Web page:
Large galaxy clusters are typically embedded in a cloud of ionized gas at a temperature of roughly 100 million K. At these temperatures, many of the electrons are moving at more than escape velocity, so do all the electrons run off?
Some do, of course, leaving the cluster with a net positive charge. But what the combined gravitational force of tens of trillions of solar masses of stars, gas and dark matter cannot do, the combined unbalanced electrical force of a few kilograms of electrons finds easy peasy. Electrons escape until the unbalanced electrical force holds them bound. A similar effect results in a net charge for the Sun.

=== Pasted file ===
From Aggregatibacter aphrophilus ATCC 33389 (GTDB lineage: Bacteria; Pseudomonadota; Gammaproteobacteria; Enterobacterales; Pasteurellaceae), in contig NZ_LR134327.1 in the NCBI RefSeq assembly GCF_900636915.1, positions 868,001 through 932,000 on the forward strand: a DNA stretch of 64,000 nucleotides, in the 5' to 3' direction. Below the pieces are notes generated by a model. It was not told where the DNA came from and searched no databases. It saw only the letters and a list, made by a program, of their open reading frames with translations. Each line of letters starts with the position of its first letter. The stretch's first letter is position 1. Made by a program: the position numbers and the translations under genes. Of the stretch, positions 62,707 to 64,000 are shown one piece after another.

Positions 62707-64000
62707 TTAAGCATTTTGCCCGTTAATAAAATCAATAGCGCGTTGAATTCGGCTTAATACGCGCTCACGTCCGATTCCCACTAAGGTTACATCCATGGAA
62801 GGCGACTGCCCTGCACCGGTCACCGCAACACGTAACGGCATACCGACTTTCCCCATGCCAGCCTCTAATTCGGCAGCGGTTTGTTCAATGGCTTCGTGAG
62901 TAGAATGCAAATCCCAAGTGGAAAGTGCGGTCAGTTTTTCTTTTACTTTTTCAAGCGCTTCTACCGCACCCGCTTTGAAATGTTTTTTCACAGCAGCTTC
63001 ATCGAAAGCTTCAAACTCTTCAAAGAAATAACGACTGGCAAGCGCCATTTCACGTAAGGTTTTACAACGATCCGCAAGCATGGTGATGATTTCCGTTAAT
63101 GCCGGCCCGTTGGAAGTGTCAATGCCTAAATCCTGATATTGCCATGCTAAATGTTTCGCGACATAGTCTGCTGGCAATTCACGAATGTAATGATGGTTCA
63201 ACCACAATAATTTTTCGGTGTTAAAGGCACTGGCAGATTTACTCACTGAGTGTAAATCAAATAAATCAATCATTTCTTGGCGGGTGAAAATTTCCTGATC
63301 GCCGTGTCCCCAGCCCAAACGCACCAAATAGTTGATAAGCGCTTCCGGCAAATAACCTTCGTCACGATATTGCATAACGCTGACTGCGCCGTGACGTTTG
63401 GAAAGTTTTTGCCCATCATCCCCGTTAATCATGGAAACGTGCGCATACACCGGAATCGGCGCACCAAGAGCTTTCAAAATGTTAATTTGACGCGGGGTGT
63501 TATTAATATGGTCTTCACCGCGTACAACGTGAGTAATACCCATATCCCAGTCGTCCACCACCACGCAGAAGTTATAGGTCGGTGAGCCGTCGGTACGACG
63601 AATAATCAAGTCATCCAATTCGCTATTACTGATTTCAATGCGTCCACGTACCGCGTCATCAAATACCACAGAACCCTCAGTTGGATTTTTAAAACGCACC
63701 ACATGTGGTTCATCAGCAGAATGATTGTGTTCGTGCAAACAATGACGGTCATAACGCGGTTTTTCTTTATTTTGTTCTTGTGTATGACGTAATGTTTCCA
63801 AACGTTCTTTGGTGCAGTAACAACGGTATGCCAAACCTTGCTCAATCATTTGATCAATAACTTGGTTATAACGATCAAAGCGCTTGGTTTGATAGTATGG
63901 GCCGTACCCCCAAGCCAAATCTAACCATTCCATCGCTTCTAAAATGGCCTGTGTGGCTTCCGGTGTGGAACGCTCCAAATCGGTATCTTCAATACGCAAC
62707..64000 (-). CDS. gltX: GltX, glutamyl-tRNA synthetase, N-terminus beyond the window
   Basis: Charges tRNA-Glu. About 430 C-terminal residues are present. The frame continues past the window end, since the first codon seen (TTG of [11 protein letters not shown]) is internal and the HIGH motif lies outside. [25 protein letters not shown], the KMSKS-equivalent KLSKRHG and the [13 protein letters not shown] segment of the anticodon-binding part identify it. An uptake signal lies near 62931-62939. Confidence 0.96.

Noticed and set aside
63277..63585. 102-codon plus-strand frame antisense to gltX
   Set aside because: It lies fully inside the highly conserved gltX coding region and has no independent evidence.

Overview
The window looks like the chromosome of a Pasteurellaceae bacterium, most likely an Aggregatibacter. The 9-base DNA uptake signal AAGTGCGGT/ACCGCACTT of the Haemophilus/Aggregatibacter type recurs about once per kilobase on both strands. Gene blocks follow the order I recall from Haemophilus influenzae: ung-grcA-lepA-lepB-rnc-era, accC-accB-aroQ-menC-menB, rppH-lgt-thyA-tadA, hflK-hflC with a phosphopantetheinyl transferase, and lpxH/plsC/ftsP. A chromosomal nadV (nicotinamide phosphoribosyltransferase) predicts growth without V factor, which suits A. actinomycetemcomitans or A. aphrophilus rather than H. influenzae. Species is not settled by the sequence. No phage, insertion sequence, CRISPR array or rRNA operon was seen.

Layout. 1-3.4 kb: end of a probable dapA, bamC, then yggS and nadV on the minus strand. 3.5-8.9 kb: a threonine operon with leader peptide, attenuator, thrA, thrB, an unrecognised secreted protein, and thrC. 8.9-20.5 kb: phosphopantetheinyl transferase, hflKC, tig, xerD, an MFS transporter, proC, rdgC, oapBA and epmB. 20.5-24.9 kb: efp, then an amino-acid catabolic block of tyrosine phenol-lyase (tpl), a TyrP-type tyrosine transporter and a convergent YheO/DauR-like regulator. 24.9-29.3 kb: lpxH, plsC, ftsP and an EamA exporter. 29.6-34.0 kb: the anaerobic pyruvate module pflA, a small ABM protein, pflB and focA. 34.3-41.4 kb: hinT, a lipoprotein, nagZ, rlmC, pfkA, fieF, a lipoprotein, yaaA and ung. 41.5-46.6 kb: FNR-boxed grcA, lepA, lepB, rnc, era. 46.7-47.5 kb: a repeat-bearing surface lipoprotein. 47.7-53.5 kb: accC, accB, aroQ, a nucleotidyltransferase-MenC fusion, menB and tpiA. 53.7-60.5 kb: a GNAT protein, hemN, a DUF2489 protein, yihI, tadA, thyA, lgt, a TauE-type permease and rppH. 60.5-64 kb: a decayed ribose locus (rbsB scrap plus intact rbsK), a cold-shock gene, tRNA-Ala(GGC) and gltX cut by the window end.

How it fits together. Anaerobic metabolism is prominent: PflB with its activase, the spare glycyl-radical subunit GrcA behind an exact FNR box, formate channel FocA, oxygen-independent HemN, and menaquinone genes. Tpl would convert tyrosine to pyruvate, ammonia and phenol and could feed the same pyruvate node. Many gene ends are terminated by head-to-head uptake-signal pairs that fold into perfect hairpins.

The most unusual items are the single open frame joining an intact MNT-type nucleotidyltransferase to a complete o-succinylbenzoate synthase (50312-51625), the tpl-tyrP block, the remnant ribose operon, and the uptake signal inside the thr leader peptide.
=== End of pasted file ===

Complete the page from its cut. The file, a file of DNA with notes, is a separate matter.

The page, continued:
X-ray emission from Abell 1689. The X-Ray emission comes from the hot (10^8 K or so) plasma that constitutes 1/2 or more of the baryonic mass of the cluster.